Gerald Guterman is an international real estate developer and investor. He is one of the largest multi-family apartment owner/operators (78,000+- apartments) and condominium converters in the United States, converting over 12,000 rental apartments to cooperative and condominium ownership in the Greater New York area and 3,000 apartments in 9 other states. He also served as a commissioner of the United States Romania Action Commission under the sponsorship of the United States Center for Strategic and International Studies, as well as Chairman of its banking and financing committees. Guterman served as a financial advisor to the Minister of Privatization, Government of Romania and advisor on refugees to the Interior Minister, Government of Austria.  He is currently the chairman and CEO of Guterman Partners, LLC.
Guterman began a career in real estate at the age of 18 as a night porter for Fred Trump, father of famed developer Donald Trump. The Brooklyn-born son of a beverage wholesaler, Guterman amassed a fortune with over 15,000 condominium and co-ops conversions, 78,000 rental apartments, 3,250,000 net rentable square feet of office properties, large scale housing and commercial developments throughout the United States, Europe and the Middle East.
Beginning in the 1980s, he became one of the largest owner/operators and property managers in the United States, operating his own (over 18,000) rental apartments in 55 residential communities together with over 60,000 apartments in over 250 rental communities nationwide and over 15,000 rental apartments converted to condominium ownership.
Additionally and in order to enhance is firm's construction capabilities, Guterman acquired two nationwide construction companies known as the Titan Group, Ltd and Sovereign Construction Co. Ltd. Historical projects include:
- Cleveland Hopkins Airport, Cleveland, Ohio,
- United States Gold Depository, Fort Knox, Kentucky,
- United States Military Academy, West Point, New York
- New York’s Roosevelt Island Development and Housing, New York, New York.
Beginning in the 1990s through 2016, Guterman planned, organized and directly negotiated the acquisition of thirty-one multiple tenant office buildings containing more than 3,250,000 net rentable square feet of office space located in Eight States In the 1990s he also negotiated and completed the largest single, direct purchase of office properties (Patriot American Investors) in the history of The Federal Deposit Insurance Corporation. Thereafter known as Mack-Cali Real Estate Investment Trust.
Additionally, during the same period in the 1990s, Guterman also directly negotiated and completed the purchase of the original hotel properties together known as the “Patriot American Hospitality Portfolio” from The Federal Deposit Insurance Corporation (“FDIC”). Thereafter known as Wyndham Hotels and Resorts.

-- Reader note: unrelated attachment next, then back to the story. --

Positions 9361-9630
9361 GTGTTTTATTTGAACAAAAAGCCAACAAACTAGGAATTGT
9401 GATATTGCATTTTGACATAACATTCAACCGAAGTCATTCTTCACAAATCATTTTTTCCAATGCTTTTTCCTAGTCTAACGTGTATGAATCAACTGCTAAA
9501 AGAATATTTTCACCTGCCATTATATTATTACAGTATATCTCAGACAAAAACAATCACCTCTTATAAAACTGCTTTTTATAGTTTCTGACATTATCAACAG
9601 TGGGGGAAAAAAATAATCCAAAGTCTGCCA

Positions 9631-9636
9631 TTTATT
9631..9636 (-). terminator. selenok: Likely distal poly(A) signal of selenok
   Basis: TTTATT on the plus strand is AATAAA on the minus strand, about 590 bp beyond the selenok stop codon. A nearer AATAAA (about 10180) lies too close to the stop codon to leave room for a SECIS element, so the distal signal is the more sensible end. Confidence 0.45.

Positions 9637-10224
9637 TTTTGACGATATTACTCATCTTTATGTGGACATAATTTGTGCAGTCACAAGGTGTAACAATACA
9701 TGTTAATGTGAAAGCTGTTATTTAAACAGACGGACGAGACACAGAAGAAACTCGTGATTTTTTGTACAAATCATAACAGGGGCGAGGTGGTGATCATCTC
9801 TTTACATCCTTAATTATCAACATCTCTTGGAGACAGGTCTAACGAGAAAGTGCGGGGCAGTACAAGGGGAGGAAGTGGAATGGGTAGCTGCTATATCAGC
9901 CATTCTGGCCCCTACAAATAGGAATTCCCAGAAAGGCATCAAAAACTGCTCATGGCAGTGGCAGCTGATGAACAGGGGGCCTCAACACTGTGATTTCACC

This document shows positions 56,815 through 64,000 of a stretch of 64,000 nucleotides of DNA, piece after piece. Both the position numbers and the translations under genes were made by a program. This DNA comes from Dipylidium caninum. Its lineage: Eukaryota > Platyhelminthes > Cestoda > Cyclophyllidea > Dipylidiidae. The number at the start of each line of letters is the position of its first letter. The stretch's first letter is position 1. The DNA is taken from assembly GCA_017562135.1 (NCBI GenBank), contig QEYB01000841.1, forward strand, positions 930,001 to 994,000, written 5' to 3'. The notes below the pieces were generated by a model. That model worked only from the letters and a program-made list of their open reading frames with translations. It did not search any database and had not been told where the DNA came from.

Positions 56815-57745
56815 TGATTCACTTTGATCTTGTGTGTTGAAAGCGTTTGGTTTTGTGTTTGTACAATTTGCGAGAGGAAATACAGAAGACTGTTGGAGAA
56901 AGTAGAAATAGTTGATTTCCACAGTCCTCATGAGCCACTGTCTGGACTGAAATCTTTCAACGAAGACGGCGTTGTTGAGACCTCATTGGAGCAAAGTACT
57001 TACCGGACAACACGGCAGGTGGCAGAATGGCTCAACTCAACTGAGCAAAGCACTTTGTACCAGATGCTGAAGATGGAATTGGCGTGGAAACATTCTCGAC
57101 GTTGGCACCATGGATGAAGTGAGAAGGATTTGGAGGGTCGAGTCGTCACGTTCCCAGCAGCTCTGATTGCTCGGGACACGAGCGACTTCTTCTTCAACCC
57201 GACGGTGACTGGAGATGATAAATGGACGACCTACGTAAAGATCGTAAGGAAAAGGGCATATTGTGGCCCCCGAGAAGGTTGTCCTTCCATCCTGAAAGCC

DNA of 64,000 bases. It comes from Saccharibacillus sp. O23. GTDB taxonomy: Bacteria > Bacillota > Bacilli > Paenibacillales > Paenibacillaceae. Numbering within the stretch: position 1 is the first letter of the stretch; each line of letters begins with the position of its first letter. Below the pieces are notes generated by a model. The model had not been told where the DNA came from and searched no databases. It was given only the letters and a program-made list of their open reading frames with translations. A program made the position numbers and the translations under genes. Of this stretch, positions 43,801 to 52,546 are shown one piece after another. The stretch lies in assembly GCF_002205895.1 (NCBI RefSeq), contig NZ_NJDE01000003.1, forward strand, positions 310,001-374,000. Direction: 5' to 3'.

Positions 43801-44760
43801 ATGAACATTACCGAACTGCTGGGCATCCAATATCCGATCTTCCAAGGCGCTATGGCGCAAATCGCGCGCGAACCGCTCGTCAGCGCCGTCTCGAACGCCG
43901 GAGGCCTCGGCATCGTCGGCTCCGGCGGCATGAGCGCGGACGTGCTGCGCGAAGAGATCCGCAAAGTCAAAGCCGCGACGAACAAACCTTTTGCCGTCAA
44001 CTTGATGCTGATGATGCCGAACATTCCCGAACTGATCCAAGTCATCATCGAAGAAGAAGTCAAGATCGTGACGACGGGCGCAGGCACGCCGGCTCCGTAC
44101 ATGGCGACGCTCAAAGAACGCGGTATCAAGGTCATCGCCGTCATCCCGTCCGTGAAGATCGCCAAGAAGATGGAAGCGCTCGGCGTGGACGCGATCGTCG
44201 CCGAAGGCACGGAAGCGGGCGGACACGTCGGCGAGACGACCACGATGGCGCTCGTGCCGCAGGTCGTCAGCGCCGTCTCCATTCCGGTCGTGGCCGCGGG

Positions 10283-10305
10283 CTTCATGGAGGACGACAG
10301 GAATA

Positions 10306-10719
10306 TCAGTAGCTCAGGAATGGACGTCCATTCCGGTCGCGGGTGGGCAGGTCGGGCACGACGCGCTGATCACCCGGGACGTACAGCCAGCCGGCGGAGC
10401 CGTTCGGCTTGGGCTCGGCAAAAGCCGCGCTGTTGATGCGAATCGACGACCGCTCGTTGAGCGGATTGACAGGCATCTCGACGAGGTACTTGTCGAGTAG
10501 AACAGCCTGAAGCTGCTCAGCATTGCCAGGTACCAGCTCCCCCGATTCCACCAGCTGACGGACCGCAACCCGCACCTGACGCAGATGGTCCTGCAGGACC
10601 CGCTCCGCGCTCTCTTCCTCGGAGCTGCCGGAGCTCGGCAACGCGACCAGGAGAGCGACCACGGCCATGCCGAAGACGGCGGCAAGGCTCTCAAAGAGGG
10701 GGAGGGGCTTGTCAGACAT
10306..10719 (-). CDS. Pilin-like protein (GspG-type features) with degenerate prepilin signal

Through 2016, Guterman has also acquired 14 luxury hotels containing approximately 2,366 keys, located in New York, New Orleans, London, Europe and the Middle East, as well the purchasing the only magnetic monorail system in the United States.
Guterman continues to develop condominium housing, with recent communities in Chicago, Illinois; Fort Myers, Florida; Fort Pierce, Florida; Naples, Florida; Ocean Springs, Mississippi; Biloxi, Mississippi; St. Paul, Minnesota and Phoenix, Arizona.
A bar mitzvah aboard the QE2
In September 1986, Guterman drew media attention when he chartered the famed ocean liner RMS Queen Elizabeth 2 along with a crew of over 1,000, for his 13-year-old son's bar mitzvah party. Although the QE2 had been chartered for cruises by corporations, the Guterman family party was a first of its kind, said a spokesman for the Cunard line. The guests were mostly relatives, friends and neighbors of Gutermans who lived in Bedford, N.Y., in Westchester County, or friends of the children from camp or school. In attendance were numerous politicians and real estate figures including New York City Council, President Andrew J. Stein, Comptroller Harrison J. Goldin. The ship set sail at 6 p.m. though helicopters continued to touch down on the sports deck to drop off late-comers, including Ivan F. Boesky, the stock and investment speculator. When asked about the cruise in a recent interview for his upcoming biography, Guterman remarks that he maintains mixed feelings about the event. "On the one hand, it was a fantastic and extraordinary celebration for my family. As a father, I was proud of my children and wanted to give them the things I never had growing up as a poor kid in Brooklyn. On the other hand, when you wind up on the front page Leisure Section of New York Times, you leave yourself open for backlash, especially in those rare times of financial struggle."
The Guterman Collection
Beginning in the 1970s, Guterman acquired a collection of 17th-century, Dutch and Flemish Old Master paintings. The collection was referred to by experts as one of the very best in America. The paintings were housed in a 3,000 sq ft (280 m2) gallery (created in the image of Manhattan’s famous Frick Gallery) in a wing of Guterman's Bedford Estate. Artists in Guterman's collection included Rembrandt, Renoir, Barent Fabritius, Solomon van Ruysdael, Frans Hals, Hendrick Avercamp, Jan Lievens, Govaert Flinck, and Jan van Goyen, to name a few.